Recycling – the process of reusing and repurposing useful waste has been around since the dawn of human civilisation. The first ever known advocate or promoter of recycling as a concept and practice was Plato, about four hundred years BC. Recycling domestic rubbish or junk is perhaps one of the earliest forms of recycling. Archaeologists and historians are quite confident in these theories and conclusions as excavations of ancient waste dumps shows less garbage and rubbish in periods of resource and material scarcity.
The next proper attempt to recycle items and materials, dates back to the pre-industrial age, and takes place in Europe. Strong archaeological evidence from the period indicates that scrap bronze and other metal rubbish was collected and then melted down for perpetual use. Another good example of rudimentary yet effective recycling practices comes from pre-industrial Great Britain, where dust and ash from fireplaces, furnaces, ovens etc. was collected by people known as dustmen. After that ash and soot were downcycled in order to become base material for brickmaking.
In those days, it was more economics than environmental concern that was the main drive behind those first recycling practices. The opportunity to receive useful raw materials from junk and rubbish and use them to make profit was quite the revolutionary thing and many savvy individuals were already on the right track. Perhaps the other reason why recycling picked up as a practice was the lack of organised public rubbish removal in towns and cities.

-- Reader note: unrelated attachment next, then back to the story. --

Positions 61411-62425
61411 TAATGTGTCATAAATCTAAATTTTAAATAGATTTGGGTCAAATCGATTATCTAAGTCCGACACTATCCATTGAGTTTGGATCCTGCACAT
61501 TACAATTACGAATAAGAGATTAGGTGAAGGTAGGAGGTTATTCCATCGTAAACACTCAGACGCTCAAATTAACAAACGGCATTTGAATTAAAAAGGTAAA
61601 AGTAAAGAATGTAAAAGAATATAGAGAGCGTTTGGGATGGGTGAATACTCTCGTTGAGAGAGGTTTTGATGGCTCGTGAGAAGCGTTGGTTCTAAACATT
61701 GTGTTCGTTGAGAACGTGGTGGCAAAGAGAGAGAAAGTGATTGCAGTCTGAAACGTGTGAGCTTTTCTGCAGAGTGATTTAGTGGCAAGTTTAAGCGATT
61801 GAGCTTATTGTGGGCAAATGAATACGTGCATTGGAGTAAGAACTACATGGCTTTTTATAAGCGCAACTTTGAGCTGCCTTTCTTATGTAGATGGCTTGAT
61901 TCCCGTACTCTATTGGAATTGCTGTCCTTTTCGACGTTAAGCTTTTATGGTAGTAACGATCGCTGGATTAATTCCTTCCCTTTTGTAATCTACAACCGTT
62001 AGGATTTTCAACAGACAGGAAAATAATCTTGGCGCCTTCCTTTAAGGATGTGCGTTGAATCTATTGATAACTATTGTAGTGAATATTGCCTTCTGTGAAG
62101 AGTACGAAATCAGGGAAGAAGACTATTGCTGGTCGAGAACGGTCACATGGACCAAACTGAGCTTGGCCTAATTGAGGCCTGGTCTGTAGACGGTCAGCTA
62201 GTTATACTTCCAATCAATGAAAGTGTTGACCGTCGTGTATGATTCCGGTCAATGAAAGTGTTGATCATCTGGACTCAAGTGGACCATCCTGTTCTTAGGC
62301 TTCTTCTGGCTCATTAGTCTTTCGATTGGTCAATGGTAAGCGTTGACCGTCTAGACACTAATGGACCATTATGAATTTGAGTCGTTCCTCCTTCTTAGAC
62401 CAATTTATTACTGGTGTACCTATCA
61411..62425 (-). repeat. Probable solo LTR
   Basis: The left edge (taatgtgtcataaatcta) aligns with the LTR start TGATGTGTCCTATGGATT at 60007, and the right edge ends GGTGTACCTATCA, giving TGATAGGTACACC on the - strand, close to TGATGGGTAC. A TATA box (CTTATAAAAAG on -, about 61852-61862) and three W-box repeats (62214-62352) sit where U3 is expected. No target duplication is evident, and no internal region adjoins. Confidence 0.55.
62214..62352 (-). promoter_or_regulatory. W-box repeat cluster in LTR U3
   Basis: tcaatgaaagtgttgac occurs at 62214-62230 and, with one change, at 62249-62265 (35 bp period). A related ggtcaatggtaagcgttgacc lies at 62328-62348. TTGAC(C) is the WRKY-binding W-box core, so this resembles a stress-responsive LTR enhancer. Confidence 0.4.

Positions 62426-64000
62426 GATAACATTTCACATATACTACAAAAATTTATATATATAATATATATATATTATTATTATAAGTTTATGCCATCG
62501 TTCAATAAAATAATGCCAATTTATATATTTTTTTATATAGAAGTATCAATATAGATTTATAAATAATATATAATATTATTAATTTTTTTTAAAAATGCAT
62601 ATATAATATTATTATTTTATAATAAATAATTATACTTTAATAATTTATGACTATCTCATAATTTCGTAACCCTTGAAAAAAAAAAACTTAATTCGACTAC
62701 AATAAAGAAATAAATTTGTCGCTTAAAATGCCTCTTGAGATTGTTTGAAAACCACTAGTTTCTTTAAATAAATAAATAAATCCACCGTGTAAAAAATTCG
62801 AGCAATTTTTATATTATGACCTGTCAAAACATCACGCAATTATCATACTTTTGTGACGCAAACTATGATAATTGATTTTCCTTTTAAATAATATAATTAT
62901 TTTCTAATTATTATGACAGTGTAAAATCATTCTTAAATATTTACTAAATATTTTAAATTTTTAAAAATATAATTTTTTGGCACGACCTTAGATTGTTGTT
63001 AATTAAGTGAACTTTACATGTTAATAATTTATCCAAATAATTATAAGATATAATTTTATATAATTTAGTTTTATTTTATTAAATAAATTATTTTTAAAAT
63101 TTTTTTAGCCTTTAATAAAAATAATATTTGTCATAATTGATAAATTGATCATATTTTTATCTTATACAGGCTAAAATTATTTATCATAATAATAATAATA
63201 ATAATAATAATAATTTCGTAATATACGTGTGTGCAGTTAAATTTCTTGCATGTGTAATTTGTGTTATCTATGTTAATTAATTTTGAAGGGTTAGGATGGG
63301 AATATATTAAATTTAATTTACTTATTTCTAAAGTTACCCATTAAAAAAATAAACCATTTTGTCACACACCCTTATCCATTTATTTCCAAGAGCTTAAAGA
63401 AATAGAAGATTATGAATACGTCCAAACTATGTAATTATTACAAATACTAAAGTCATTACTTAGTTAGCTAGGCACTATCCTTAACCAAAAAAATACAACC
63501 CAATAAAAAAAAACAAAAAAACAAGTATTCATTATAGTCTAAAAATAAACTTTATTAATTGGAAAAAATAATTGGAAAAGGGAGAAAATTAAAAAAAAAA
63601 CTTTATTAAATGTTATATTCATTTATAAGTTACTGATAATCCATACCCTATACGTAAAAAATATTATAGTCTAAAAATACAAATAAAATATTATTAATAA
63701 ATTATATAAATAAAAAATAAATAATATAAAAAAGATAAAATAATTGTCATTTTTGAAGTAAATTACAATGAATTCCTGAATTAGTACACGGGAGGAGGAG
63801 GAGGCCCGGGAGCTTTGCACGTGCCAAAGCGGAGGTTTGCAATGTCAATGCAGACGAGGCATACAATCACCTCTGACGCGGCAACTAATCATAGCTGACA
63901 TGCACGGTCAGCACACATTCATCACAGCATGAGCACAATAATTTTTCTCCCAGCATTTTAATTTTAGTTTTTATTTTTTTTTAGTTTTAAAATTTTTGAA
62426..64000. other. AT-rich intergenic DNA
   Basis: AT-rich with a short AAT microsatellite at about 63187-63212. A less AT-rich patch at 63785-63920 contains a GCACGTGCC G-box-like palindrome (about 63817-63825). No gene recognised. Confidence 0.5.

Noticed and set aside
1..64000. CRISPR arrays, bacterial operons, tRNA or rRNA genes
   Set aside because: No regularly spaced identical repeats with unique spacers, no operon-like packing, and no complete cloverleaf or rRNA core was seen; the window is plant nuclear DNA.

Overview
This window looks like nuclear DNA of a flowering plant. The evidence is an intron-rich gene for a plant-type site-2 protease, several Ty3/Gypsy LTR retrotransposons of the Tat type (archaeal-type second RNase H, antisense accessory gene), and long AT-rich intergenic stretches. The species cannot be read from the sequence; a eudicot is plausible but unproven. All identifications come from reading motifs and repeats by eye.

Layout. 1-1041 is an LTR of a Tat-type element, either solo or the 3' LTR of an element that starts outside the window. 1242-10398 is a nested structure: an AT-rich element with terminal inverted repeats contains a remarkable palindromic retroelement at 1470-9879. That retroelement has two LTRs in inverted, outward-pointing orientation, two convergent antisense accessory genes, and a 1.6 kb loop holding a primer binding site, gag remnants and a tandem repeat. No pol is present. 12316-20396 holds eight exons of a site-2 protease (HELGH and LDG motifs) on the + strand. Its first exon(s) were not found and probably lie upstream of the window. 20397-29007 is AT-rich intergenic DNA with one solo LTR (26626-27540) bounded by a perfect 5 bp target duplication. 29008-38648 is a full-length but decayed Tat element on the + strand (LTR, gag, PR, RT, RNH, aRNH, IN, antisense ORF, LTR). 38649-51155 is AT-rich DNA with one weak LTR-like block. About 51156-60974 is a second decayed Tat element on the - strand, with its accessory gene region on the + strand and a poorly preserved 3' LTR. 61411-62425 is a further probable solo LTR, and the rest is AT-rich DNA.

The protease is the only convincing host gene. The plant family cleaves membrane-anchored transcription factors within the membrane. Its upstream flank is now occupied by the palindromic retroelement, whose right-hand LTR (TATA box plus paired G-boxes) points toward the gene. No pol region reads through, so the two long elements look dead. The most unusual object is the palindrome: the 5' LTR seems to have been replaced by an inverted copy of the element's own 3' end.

One of the first jabs at proper recycling with proper results in the industrial era, was in the early eighteen hundreds when one Benjamin Law developed a method to turn and process rags and discarded fabrics into shoddy or mungo – a type of wool. Of course the process wasn’t perfect so the new raw material had to be combined with a bit of natural virgin wool. Making shoddy picked up as a trend, and eventually there were towns in England which were heavily engaged in this new type of industry. Shoddy was made in some places around the country as late as the nineteen twenties.
With the industrial revolution, also came the need for metal. Metal resources weren’t easy to come by as mining and extracting metal ore was hard, inefficient, expensive and dangerous. In result, it was metal junk and rubbish that was the material of choice for many factories and industrial sites. In particular it was ferrous metal junk that was the most valuable as it could be used for making a whole bunch of things yet it costed much less than having to mine the ore. During the eighteen hundreds it was the big railroad companies that were the biggest demanders for scrap metal and ferrous junk. So were shipbuilding yards though to a lesser extent. Toward the end of the nineteenth century it was mainly steel foundries that needed metal junk and scrap. At the start of the twentieth century (prior all the world wars) it was the quickly developing automobile industry that needed the most scrap metal.